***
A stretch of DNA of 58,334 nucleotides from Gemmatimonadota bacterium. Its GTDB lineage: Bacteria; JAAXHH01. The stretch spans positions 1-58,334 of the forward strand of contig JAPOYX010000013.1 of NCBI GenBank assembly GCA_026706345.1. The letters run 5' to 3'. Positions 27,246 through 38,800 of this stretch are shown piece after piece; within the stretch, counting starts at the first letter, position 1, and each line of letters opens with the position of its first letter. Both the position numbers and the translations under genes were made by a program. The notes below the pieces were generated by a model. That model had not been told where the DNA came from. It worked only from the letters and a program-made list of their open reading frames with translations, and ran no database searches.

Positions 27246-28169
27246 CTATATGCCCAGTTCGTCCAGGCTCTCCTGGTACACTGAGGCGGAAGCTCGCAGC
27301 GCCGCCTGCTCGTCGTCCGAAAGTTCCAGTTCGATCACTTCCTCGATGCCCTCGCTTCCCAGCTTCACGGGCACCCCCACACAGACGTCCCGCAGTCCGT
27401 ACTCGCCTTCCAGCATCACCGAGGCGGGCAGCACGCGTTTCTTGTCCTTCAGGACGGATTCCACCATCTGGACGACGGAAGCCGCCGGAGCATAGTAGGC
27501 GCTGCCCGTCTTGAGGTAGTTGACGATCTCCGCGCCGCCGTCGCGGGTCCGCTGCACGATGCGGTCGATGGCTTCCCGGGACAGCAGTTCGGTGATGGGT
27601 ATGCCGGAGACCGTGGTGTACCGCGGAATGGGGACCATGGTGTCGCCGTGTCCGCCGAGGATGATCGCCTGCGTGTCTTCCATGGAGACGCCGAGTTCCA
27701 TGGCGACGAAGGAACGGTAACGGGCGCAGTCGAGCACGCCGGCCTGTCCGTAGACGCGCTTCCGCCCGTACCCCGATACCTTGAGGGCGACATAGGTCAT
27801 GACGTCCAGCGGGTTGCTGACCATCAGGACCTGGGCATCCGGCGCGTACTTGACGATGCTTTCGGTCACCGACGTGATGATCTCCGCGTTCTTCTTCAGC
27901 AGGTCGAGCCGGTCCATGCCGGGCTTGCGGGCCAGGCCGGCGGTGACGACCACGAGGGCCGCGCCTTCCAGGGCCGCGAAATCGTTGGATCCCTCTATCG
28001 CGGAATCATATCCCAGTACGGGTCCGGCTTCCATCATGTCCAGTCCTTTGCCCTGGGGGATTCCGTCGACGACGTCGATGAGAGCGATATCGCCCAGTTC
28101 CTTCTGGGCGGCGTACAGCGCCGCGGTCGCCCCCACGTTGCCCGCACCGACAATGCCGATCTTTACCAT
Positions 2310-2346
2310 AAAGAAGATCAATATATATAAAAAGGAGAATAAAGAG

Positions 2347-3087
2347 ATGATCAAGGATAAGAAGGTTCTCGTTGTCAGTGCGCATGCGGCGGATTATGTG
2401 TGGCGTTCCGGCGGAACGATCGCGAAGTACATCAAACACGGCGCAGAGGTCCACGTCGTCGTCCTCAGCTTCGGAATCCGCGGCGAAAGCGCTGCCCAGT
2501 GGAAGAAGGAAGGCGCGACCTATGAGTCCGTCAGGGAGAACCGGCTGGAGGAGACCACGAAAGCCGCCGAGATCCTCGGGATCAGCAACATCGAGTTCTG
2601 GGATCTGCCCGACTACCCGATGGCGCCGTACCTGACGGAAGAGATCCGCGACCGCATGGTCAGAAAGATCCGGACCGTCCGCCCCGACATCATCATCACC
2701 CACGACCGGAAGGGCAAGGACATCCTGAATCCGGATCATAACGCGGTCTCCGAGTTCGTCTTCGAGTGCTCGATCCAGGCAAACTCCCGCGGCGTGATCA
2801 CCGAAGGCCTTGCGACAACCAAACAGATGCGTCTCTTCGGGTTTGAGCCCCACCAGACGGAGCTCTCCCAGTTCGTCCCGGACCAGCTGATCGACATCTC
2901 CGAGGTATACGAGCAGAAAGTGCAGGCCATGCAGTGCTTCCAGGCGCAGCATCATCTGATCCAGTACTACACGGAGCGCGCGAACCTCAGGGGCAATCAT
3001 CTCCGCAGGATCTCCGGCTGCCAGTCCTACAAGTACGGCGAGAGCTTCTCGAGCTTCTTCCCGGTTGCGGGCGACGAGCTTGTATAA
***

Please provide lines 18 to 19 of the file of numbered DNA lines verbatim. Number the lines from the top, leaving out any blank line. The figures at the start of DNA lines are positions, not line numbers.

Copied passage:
2501 GGAAGAAGGAAGGCGCGACCTATGAGTCCGTCAGGGAGAACCGGCTGGAGGAGACCACGAAAGCCGCCGAGATCCTCGGGATCAGCAACATCGAGTTCTG
2601 GGATCTGCCCGACTACCCGATGGCGCCGTACCTGACGGAAGAGATCCGCGACCGCATGGTCAGAAAGATCCGGACCGTCCGCCCCGACATCATCATCACC